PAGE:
Cinders is one of that strange breed of narrative heavy "games" known as Visual (Interactive) Novels. Unlike what passes for what is better known as games by the wider public (and the gaming community), the Visual Novel resembles it's namesake, the dead-tree novel, more than the action and mechanic focused gameplay of "true" games.
Published in 2012 by little known Polish indie developer, MoaCube, Cinders is a retelling of the Cinderella story. The Cinderella story is most well known in the Western hemisphere in its Disney retelling, which in many ways is a much tamer and glossy version of the story than its traditional roots. The skeleton of the familiar story still exists in this retelling, but the interactive element of the video game genre allows the player to branch out the various paths to lead to different outcomes for the protagonist and support cast.
I do like to try these games out, due to the fact that I do sometimes crave tightly woven stories... but also, as I think that these are the sorts of games that will interest one of my girls when they get a little bit older!
The traditional skeleton of the story still remains, Cinders is the adopted step-child of a "mean" stepmother with two step-sisters who make her life a complete misery. There is a Prince, and various other supporting cast members who flesh out the interactive novel.
However, that is where the similarity ends.... as the characters are fleshed out more believable motivations rather than the "evil vs good" stereotype that have infected much of our popular entertainment. For instance, the step-sisters and step-mother are not inherently motivated by evil or the desire to make Cinder's life a misery, but are instead driven by the desire to survive and succeed in a world which favours the dominance of the patriarch. In fact, this is a defining feature of many of the female characters (including Cinders) in this game... that they are seen to be either subservient or else they are manipulative or "in-league" with the Devil.
So, a simple retelling of the traditional story with a more realistic view of power dynamics results in a quite engaging variant of the Cinderella story... one that is much more compelling than the Princess waiting for Prince Charming version!
The game essentially revolves around lovingly drawn characters and static backdrops... and your entire focus is upon the text field where you read and follow the story. It is a leisurely style of gaming, and at times, you will be required to make a decision or choice that will irrevocably branch the story. These choices will affect your relationships with the characters around you.. and perhaps also affect your own personal circumstances.
There are a handful of different locations in the gameworld, which are pretty tightly scripted as to when you can visit them. You spend much of your time between the residence, the town and the magical lake and forest in between. The palace only opens up in the end game (surprise surprise...) for that penultimate crowning moment... where all your choices start to coalesce into tangible consequences at the royal ball.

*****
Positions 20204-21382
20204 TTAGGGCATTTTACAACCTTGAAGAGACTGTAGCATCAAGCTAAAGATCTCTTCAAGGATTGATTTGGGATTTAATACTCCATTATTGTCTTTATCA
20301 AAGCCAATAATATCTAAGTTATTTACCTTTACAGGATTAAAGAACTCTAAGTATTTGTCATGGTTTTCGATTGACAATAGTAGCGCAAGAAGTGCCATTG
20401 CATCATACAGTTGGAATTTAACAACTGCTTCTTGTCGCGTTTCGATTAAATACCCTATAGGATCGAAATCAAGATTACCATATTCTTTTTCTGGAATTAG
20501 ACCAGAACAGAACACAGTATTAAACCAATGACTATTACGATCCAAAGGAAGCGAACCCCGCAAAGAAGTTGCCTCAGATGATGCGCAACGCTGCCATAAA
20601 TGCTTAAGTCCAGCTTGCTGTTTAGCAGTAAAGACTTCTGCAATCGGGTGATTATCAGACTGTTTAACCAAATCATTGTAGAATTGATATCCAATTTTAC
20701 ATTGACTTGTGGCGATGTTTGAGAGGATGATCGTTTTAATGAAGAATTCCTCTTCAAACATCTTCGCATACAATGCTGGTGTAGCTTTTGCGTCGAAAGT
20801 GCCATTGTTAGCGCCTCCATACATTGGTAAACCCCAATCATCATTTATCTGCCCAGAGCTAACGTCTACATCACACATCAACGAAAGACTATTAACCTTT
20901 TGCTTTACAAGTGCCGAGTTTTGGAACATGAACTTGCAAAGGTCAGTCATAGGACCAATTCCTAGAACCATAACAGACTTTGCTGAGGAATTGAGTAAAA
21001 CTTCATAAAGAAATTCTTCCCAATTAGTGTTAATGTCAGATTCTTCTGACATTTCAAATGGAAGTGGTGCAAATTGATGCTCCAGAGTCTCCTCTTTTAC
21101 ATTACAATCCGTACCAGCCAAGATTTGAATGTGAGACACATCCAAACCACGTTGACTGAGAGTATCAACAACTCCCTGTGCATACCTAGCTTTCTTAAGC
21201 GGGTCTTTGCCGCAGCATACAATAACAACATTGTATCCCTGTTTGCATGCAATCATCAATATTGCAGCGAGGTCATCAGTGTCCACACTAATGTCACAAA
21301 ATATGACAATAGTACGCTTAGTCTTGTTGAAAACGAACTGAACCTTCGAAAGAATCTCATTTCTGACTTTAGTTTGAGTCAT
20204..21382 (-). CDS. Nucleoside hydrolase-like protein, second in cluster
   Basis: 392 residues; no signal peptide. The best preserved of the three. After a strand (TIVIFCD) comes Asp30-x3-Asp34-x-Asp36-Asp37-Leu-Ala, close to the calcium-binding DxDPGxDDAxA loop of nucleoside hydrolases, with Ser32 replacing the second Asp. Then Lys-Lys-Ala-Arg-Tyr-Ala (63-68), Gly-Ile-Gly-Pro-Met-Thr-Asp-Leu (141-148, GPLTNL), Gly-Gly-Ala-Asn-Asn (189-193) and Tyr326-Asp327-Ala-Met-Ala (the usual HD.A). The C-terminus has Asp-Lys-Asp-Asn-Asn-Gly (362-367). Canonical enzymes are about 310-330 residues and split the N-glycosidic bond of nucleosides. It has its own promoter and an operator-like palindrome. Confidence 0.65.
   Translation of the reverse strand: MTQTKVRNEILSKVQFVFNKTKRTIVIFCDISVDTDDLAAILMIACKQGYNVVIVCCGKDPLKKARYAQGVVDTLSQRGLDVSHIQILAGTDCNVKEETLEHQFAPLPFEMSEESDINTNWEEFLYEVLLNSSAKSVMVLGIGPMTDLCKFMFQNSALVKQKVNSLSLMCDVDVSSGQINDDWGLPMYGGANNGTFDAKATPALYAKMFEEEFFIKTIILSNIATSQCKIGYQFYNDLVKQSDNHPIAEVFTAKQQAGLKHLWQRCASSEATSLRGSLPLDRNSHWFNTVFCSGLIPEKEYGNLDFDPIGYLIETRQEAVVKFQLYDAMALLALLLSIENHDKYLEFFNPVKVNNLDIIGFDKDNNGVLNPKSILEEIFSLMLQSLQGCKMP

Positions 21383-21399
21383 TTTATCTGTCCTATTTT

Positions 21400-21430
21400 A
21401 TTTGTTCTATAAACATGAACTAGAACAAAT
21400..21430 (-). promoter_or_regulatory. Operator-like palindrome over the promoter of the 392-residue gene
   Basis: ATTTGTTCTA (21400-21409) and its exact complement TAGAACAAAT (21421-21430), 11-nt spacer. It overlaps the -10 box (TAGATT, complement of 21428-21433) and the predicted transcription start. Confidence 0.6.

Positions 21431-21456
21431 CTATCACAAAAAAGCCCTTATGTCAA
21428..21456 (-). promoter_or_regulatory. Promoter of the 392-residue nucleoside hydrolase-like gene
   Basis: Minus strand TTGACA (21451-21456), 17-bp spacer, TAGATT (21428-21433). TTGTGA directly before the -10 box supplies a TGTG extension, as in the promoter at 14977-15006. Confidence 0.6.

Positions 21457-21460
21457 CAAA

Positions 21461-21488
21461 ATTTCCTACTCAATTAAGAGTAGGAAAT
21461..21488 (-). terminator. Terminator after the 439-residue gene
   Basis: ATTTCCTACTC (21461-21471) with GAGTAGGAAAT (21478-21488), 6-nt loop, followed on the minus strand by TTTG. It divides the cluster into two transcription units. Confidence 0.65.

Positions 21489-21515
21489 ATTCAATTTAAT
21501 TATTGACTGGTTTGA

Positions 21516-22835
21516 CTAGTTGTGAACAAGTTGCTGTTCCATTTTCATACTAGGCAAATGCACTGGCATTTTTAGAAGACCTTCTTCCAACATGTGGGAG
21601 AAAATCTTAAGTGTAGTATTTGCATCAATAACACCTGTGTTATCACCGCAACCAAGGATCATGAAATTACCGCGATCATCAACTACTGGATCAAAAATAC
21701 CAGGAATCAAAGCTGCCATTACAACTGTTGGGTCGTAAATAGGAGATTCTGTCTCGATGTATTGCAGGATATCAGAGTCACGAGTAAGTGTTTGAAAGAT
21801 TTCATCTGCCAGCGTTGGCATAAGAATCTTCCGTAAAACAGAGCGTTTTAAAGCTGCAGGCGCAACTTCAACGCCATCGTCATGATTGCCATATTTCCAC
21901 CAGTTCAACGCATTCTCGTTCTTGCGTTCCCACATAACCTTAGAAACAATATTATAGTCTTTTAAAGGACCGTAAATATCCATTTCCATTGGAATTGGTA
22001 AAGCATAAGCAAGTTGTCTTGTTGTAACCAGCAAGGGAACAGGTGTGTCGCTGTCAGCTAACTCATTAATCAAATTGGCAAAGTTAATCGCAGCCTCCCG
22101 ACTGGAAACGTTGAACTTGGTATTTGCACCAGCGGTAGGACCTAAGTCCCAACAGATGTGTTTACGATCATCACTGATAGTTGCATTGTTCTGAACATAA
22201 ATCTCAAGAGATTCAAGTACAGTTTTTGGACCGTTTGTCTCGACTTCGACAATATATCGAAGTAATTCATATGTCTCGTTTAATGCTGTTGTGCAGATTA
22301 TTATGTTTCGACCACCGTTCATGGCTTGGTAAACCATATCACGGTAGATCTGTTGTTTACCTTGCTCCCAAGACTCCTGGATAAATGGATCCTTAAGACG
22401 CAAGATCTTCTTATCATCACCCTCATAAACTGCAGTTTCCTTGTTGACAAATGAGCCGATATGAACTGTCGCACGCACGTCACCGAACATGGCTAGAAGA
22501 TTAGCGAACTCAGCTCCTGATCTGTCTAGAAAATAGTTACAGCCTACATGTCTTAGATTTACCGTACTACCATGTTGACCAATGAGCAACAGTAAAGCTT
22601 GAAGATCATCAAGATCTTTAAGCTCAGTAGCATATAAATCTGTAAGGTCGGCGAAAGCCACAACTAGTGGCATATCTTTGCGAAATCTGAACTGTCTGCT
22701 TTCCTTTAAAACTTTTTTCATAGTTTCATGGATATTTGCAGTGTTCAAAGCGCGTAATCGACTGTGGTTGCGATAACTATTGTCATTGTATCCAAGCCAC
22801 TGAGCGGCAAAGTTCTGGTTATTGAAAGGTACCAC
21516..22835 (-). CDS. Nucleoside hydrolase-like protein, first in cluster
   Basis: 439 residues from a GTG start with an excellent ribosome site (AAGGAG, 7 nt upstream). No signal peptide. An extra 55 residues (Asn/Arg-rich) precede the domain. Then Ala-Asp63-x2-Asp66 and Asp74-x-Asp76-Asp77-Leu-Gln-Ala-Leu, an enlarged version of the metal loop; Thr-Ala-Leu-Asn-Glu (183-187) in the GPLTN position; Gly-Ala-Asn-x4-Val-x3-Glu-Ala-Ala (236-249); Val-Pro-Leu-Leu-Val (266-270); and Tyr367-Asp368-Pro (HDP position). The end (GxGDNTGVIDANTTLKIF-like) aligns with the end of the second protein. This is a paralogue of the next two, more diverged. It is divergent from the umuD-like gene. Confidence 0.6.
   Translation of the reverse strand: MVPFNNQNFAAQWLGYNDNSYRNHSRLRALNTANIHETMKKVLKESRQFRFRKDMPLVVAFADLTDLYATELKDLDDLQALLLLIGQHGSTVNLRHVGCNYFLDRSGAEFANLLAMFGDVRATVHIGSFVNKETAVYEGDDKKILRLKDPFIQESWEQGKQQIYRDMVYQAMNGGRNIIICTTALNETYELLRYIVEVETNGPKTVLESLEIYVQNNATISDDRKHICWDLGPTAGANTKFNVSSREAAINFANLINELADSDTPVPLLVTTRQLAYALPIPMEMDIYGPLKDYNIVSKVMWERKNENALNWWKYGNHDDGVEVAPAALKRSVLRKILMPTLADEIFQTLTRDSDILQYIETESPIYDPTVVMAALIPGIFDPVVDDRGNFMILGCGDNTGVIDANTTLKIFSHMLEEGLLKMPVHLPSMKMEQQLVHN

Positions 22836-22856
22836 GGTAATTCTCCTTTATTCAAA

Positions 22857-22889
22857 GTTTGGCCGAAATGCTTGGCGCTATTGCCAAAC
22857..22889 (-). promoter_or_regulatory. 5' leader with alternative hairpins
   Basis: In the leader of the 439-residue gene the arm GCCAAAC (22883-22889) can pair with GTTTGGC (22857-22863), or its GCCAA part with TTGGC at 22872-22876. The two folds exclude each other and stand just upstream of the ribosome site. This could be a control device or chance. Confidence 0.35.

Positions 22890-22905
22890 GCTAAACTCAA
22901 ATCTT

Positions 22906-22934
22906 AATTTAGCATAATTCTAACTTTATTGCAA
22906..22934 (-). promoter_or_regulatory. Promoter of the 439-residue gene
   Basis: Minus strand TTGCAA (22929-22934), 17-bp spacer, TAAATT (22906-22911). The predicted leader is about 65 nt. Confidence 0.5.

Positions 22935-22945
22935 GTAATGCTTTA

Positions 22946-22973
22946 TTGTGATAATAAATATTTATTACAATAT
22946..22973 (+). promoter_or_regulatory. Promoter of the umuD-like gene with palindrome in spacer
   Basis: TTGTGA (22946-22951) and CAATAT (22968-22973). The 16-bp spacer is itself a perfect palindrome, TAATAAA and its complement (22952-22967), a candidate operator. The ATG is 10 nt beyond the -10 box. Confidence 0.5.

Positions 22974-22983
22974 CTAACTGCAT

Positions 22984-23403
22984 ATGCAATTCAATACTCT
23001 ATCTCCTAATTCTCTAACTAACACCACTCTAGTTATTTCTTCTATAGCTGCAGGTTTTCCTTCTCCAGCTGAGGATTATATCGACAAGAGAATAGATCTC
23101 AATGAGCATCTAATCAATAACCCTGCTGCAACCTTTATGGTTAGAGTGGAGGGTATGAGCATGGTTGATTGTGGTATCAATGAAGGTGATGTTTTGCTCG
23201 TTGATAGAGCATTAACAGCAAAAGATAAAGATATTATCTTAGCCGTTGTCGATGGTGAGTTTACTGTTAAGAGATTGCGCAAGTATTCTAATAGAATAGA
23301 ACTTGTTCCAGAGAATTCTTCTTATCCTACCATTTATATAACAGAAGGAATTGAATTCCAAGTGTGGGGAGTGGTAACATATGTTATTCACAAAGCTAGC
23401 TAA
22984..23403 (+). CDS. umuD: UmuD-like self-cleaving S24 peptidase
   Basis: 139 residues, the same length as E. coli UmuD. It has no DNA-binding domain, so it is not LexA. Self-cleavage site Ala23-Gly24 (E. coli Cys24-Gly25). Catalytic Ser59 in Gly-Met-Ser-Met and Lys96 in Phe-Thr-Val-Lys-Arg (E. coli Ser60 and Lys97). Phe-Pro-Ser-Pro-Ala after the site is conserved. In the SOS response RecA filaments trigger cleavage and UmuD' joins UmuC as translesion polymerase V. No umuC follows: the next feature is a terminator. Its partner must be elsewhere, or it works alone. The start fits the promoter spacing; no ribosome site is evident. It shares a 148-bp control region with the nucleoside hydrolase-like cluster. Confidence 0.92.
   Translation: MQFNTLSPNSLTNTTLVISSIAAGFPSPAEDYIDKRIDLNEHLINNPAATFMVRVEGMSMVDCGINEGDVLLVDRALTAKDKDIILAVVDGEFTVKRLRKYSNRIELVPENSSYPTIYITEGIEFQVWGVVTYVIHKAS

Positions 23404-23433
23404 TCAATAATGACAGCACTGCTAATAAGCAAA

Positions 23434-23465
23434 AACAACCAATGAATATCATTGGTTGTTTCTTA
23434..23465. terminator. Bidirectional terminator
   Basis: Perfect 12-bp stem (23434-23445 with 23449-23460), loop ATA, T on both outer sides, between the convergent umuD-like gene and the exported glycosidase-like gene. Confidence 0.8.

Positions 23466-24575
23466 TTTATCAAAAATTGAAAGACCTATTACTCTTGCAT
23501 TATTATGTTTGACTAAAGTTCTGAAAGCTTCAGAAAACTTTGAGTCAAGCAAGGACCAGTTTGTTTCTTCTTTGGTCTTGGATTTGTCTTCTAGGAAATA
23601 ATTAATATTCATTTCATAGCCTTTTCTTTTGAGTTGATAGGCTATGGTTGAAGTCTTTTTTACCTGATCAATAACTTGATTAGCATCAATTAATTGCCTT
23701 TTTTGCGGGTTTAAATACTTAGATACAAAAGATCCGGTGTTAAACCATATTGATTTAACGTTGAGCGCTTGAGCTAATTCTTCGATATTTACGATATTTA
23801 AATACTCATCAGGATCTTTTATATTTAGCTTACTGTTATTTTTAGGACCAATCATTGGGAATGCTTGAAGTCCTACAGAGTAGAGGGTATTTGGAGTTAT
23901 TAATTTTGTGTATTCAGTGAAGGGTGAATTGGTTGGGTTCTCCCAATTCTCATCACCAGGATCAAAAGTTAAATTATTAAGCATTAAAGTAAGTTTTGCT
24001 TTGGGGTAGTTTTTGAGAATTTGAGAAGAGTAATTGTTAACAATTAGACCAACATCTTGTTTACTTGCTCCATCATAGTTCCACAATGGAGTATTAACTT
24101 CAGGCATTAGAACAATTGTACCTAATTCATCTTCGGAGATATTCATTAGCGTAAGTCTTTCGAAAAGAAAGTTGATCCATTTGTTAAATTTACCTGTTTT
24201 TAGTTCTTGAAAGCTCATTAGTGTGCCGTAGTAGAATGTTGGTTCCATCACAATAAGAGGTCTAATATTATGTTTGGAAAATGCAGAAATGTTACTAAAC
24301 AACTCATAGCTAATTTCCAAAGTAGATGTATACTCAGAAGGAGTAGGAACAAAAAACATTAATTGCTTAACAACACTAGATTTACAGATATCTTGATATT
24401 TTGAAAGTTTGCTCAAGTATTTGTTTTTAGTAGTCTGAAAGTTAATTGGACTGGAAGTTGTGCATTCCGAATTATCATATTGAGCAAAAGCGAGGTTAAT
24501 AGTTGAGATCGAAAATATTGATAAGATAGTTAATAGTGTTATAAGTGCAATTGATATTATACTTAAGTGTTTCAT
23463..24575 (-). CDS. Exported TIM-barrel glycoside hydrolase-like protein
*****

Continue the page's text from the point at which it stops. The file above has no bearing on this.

... and that is the entire gameplay loop in a nutshell. There are no sophisticated mechanics, just the reading of the narrative and reacting to certain decisions that are placed before you!
Visuals, Sound and Performance
I love the art and sound design of this game... everything just looks and feels like it is out of a real fairytale! Despite the lack of animation and with static backgrounds for the scenes, it is amazing how much you can read into the character faces and poses. This is a real testatment to the artist who created these scenes and character models.
Performance-wise, pretty much every computer that was made in the last century should be able to run this. If you can run Windows with Notepad at the same time... you can probably run this!... even if you have to close Notepad....
I do love these Visual Novel games as I'm quite heavily attracted the tightly scripted and developed story-lines that can be told when the player is limited in scope of action whilst allowing some limited freedom to affect the eventual outcome of the plot. However, I do often find that I'm not tempted to follow the various branches to see what happens when you make various different choices... in many ways, I find it tedious to replay games to make choices that I wouldn't really agree with... just to see what happens.
Some find this lack of completion to be a real irritation and find it necessary to "collect" all the endings... however, I do find that I feel much more invested in the characters and their story outcomes if they are the choices that I agree with, and in many ways, the story that emulates real life choice making (tough choices, only one possible time to choice... no following branches) is the most satisfying. Things happen, and that is the way it is, a consequence of your choices and unforeseen events and situations... rather than trying to forever backtrack and wishing for a different outcomes
DELL XPS15 (9560)
RAM: 16 GB
GPU: Nvidia GTX 1050